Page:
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Wednesday, April 01, 2009

The House Next Door and Moving Image are running a five-part series on Wes Anderson, "the most influential American filmmaker of the post-Baby Boom generation." (Tarantino who?) Here's Part 1.

When I interviewed Anderson for a 1998 Star-Ledger article about A Charlie Brown Christmas, directed by the late animator Bill Melendez, Anderson cited Melendez as one of three major influences on his work, so we’ll start there. Anderson told me that he and his screenwriting collaborator, Owen Wilson, conceived Rushmore hero Max Fischer as Charlie Brown plus Snoopy. He said that Miss Cross, the teacher Max adores and will draw into a weirdly Freudian love triangle with the industrialist Mr. Blume, is a combination of Charlie Brown’s teacher and his unattainable love object, the little red-haired girl. Anderson and Wilson even made Max a working-class barber’s son, just like Peanuts creator Charles Schulz, and gave Seymour Cassel, the actor playing Bert Fischer, glasses similar to Schulz’s.

But Schulz’s impact manifests itself in deeper, more persistent ways—particularly in Anderson’s characters who, regardless of age, seem, like Schulz’s preternaturally eloquent kids, to be frozen in a dream space between childhood and maturity. Think of how Rushmore’s Blume pauses during a phone conversation to run across a basketball court and slap down a student’s would-be layup; the now-adult children in The Royal Tenenbaums navigating adult emotional minefields within the confines of a childhood home crammed with toys, grade-school art, and nostalgic knickknacks; Steve Zissou in The Life Aquatic transforming a submarine into a gigantic clubhouse and rec center; and the brothers of The Darjeeling Limited turning a supposed spiritual voyage through India into a more affluent, adult cousin of a summer camp stint.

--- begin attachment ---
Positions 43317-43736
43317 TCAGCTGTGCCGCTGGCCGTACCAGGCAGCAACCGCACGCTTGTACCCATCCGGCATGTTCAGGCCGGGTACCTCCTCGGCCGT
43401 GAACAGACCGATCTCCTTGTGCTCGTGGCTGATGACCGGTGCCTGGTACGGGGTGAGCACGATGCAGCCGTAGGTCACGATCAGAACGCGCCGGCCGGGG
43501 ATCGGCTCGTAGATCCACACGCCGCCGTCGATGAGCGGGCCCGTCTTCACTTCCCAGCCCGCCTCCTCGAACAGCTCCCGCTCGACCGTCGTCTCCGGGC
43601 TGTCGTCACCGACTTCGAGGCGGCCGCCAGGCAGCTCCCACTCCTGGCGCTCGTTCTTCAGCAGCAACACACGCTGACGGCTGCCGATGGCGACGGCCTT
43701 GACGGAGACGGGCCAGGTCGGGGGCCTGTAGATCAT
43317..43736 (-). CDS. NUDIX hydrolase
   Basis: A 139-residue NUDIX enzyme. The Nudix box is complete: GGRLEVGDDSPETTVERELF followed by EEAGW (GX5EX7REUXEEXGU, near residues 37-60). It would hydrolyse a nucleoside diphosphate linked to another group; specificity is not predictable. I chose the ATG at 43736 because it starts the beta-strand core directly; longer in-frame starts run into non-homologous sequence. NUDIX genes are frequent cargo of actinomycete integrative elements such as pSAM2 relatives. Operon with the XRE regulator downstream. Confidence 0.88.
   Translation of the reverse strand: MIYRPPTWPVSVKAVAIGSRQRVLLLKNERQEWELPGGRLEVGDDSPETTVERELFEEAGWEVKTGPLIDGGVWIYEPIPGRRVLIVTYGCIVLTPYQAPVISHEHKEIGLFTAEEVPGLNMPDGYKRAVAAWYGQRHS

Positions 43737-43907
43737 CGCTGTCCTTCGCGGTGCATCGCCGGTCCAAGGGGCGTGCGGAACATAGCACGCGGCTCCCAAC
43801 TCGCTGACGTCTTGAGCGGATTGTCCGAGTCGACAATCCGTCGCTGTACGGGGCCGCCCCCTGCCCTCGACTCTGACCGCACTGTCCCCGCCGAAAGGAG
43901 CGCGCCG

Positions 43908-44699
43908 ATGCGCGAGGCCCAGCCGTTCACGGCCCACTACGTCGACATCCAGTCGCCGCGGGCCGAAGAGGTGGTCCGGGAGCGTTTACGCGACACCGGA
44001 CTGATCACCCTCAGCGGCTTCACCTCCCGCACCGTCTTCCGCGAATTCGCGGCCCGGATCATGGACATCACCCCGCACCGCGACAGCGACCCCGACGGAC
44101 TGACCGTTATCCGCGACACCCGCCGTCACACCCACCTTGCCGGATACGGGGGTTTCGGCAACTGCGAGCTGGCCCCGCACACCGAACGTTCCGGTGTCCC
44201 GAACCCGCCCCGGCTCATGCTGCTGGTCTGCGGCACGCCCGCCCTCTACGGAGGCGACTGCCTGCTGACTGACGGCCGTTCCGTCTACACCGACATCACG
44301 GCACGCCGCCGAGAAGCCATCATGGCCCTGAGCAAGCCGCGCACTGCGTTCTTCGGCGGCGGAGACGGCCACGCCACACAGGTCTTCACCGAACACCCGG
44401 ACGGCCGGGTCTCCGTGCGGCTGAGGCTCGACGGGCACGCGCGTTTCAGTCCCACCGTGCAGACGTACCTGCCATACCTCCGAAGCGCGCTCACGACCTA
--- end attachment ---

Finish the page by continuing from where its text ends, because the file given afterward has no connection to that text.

The arrested adolescence thing is right on the money—we've talked about this before—but the Peanuts thing is strange. What a weirdly intriguing misreading of one's own film...